It is called the flagship of Swedish health care: the modern, new university hospital New Karolinska Solna. But, according to an investigation by Swedish TV program “Uppdrag granskning” (Mission: Investigation), large sums from the prestigious project are routed to the tax haven of Luxembourg.
New Karolinska Solna (NKS), a high-tech new hospital, is one of the most expensive projects in Sweden. But the project has received mixed reviews since 2010, when Swedish authorities gave a single bidder the contract in a public-private partnership (PPP) – not only to build the hospital but also account for the financing and maintenance for decades to come.
“We know to the single Crown what this will cost. There are no surprises for the taxpayers. We have full control, there are no secrets. This project bears close examination,” said Torbjorn Rosdahl, leading politician for the Conservative party ordering the NKS-hospital.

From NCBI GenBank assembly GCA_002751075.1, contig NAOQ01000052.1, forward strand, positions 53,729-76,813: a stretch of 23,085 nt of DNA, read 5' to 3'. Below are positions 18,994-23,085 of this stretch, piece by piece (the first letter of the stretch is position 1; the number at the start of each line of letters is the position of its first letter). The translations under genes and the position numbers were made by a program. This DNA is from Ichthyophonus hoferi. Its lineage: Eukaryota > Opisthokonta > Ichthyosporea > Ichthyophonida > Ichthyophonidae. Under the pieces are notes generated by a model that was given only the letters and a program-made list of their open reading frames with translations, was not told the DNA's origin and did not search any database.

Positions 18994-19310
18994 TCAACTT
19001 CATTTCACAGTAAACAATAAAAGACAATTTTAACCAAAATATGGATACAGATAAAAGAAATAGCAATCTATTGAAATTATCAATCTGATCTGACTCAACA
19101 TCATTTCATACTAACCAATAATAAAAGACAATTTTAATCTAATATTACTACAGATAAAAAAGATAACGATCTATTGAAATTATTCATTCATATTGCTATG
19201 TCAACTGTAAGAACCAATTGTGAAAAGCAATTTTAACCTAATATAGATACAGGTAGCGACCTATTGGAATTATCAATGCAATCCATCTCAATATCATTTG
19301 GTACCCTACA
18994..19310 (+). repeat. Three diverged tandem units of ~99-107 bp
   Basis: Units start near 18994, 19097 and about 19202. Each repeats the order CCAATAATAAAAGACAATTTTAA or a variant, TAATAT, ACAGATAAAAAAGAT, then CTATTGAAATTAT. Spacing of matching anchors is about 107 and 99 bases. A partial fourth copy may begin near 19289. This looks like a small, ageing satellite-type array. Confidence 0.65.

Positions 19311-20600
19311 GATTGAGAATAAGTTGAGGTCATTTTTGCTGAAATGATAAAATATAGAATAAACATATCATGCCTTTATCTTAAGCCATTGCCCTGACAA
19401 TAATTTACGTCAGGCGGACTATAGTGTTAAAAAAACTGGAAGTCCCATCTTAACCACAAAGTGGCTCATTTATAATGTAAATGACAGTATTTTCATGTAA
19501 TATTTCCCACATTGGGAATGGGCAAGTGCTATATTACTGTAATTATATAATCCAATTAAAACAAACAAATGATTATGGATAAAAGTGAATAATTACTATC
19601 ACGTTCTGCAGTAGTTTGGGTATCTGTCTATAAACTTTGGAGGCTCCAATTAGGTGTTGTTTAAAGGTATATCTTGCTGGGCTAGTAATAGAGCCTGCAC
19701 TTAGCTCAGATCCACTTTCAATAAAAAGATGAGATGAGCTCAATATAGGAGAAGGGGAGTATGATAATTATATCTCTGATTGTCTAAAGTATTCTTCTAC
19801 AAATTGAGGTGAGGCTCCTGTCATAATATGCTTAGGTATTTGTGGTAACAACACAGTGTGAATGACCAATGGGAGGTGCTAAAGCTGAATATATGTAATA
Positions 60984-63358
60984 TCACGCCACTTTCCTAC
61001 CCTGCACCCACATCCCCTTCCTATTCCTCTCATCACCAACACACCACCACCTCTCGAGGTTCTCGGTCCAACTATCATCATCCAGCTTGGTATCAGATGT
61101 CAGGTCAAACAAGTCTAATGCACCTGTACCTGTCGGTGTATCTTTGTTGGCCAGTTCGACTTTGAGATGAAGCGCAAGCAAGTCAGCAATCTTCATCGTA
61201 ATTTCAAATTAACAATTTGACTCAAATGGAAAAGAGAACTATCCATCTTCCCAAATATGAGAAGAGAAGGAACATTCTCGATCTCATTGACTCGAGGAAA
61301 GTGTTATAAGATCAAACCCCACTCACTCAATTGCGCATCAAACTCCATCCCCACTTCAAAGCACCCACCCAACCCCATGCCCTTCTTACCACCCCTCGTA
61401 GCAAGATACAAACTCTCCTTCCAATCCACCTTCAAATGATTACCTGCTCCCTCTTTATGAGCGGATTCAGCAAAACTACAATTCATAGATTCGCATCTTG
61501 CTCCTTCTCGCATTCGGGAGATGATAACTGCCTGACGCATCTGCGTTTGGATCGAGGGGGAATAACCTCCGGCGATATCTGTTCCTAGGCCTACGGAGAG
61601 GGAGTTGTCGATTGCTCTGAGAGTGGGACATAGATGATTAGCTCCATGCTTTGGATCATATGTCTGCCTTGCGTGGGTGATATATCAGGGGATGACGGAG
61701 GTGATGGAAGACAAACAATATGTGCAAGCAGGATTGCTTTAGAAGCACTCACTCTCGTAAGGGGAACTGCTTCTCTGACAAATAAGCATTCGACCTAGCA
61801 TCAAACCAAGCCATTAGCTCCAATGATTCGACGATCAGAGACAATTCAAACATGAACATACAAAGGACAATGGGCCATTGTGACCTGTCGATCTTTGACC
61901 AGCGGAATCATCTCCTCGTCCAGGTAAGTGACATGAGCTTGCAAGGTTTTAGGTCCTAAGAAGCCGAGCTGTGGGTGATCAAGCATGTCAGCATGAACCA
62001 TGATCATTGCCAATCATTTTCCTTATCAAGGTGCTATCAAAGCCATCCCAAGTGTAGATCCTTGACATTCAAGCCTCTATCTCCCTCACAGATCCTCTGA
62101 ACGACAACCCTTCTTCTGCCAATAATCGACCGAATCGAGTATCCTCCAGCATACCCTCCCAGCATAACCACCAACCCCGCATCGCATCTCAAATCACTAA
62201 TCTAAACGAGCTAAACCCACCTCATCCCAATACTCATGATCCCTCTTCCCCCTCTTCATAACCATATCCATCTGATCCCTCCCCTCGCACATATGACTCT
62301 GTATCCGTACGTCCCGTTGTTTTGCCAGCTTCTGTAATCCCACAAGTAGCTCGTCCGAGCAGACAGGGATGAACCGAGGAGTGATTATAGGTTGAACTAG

What the politicians in the Stockholm county did not know, and did not ask about, was how the company Swedish Hospital Partners (SHP), owned by Swedish construction giant Skanska and British investment company Innisfree, had created business structures using subsidiaries in Luxembourg that would lead to drastically-reduced tax bills in Sweden.
A few months after SHP was awarded the 52 billion Swedish Crown NKS contract, multinational auditing and consulting firm PricewaterhouseCoopers (PwC) was commissioned by Innisfree to create a new tax structure in Luxembourg. The confidential arrangement between the company and the Luxembourg government has now been revealed as part of a cache of more than 500 leaked tax rulings and financial documents published by the International Consortium of Investigative Journalists (ICIJ), and reviewed by SVT.
Sweden is one of the top-ten countries with the most companies in the Lux Leaks database, which includes household names such as IKEA and Tele2, as well as Swedish venture capital companies, food industry, hotels, and healthcare companies. And Swedish Hospital Partners.